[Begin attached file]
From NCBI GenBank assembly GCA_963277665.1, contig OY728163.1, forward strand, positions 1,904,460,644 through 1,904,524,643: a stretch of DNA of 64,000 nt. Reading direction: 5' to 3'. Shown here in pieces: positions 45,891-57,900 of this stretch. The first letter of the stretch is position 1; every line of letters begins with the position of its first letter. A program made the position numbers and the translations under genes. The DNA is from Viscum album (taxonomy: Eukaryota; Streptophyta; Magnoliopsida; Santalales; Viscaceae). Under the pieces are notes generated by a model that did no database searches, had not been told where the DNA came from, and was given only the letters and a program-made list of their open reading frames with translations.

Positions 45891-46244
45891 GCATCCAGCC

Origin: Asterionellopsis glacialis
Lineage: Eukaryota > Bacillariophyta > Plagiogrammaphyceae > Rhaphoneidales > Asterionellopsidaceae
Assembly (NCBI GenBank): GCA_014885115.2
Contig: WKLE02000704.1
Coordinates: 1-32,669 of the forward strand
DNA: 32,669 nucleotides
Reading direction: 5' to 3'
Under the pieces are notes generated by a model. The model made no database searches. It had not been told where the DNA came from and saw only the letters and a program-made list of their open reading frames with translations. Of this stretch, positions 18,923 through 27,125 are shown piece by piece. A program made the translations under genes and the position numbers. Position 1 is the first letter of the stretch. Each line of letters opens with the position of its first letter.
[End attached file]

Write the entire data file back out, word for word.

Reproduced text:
From NCBI GenBank assembly GCA_963277665.1, contig OY728163.1, forward strand, positions 1,904,460,644 through 1,904,524,643: a stretch of DNA of 64,000 nt. Reading direction: 5' to 3'. Shown here in pieces: positions 45,891-57,900 of this stretch. The first letter of the stretch is position 1; every line of letters begins with the position of its first letter. A program made the position numbers and the translations under genes. The DNA is from Viscum album (taxonomy: Eukaryota; Streptophyta; Magnoliopsida; Santalales; Viscaceae). Under the pieces are notes generated by a model that did no database searches, had not been told where the DNA came from, and was given only the letters and a program-made list of their open reading frames with translations.

Positions 45891-46244
45891 GCATCCAGCC

Origin: Asterionellopsis glacialis
Lineage: Eukaryota > Bacillariophyta > Plagiogrammaphyceae > Rhaphoneidales > Asterionellopsidaceae
Assembly (NCBI GenBank): GCA_014885115.2
Contig: WKLE02000704.1
Coordinates: 1-32,669 of the forward strand
DNA: 32,669 nucleotides
Reading direction: 5' to 3'
Under the pieces are notes generated by a model. The model made no database searches. It had not been told where the DNA came from and saw only the letters and a program-made list of their open reading frames with translations. Of this stretch, positions 18,923 through 27,125 are shown piece by piece. A program made the translations under genes and the position numbers. Position 1 is the first letter of the stretch. Each line of letters opens with the position of its first letter.